W3C home > Mailing lists > Public > public-webapps@w3.org > January to March 2009

Re: Do we need to rename the Origin header?

From: Bil Corry <bil@corry.biz>
Date: Tue, 13 Jan 2009 20:35:02 -0600
Message-ID: <496D4F56.5020503@corry.biz>
To: Ian Hickson <ian@hixie.ch>
CC: Jonas Sicking <jonas@sicking.cc>, Adam Barth <w3c@adambarth.com>, Anne van Kesteren <annevk@opera.com>, public-webapps@w3.org, Maciej Stachowiak <mjs@apple.com>, Sam Weinig <weinig@apple.com>

Ian Hickson wrote on 1/13/2009 7:09 PM: 
> On Tue, 13 Jan 2009, Jonas Sicking wrote:
>> It's not just POST that we need to worry about, ideally we should cover 
>> the GET case as well. Or at least it's quite likely that we will want 
>> to.
>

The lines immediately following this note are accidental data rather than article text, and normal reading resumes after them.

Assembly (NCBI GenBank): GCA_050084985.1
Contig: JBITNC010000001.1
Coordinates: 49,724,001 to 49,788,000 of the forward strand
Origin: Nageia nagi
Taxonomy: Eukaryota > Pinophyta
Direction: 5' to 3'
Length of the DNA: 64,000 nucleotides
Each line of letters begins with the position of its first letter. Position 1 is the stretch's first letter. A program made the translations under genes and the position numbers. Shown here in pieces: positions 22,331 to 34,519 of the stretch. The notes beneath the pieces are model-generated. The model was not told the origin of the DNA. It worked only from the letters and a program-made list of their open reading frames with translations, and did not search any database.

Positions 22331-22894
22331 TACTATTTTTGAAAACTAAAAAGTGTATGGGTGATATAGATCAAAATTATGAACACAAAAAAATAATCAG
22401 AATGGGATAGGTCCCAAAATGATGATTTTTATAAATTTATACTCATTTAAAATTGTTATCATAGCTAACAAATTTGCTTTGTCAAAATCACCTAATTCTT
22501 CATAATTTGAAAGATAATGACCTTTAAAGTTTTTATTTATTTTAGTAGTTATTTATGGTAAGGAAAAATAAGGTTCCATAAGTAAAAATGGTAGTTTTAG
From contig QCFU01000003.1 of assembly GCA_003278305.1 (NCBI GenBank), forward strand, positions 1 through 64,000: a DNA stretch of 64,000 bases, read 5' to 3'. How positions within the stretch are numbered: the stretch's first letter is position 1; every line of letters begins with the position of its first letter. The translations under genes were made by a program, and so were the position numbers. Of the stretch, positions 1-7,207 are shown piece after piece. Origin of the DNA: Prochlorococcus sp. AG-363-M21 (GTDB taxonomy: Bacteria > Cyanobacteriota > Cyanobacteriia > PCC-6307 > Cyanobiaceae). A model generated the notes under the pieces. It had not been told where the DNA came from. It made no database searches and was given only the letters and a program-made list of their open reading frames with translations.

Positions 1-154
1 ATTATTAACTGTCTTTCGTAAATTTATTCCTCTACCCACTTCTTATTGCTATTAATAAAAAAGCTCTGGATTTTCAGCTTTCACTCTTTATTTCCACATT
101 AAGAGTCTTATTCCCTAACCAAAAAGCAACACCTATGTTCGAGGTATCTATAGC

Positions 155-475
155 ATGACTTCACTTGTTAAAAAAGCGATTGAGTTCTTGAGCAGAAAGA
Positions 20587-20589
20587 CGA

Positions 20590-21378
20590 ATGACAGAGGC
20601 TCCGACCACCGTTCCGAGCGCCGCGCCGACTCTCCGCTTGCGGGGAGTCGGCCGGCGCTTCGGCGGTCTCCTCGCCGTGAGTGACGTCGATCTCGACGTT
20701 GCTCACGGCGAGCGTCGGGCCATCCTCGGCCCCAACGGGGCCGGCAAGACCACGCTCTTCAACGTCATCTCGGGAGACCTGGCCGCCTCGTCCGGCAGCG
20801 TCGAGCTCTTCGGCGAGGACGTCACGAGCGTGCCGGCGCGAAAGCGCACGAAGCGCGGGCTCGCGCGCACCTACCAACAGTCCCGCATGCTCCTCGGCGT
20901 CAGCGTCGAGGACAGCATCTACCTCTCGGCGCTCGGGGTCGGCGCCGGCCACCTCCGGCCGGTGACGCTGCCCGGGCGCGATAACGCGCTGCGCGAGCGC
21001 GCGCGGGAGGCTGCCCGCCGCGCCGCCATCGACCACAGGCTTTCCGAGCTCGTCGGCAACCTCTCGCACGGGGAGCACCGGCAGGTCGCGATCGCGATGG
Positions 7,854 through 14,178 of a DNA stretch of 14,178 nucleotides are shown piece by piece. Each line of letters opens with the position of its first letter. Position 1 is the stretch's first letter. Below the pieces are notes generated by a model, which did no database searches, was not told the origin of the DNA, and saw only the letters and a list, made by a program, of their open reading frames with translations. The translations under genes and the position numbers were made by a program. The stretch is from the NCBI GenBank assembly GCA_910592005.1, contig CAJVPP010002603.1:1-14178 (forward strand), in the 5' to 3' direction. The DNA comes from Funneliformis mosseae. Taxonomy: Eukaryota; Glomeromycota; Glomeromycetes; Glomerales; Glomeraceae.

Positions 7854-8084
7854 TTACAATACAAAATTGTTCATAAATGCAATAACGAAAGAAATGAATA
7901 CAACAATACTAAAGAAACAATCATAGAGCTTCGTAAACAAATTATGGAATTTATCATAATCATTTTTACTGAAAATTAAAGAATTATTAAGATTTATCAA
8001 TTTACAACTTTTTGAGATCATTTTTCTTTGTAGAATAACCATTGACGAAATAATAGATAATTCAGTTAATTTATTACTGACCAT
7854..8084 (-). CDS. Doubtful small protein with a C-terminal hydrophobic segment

> My understanding was that we didn't want to include Origin in GET 
> requests. In fact HTML5 right now goes out of its way to avoid including 
> it in GET requests.

Presumably it's due to the concern raised by "Origin Header for CSRF Mitigation":

-----
The Origin header also improves on the Referer header by NOT leaking intranet host names to external sites when a user follows a hyperlink from an intranet host to an external site because hyperlinks generate GET requests.

http://crypto.stanford.edu/websec/specs/origin-header/
-----

What would be more helpful though is if the Origin header is sent for any GET/HEAD requests that are sent back to the same domain; that way, the domain can confirm the request is coming from itself and it still avoids leaking intranet host names to external sites.


- Bil
Received on Wednesday, 14 January 2009 02:35:49 GMT

This archive was generated by hypermail 2.3.1 : Tuesday, 26 March 2013 18:49:29 GMT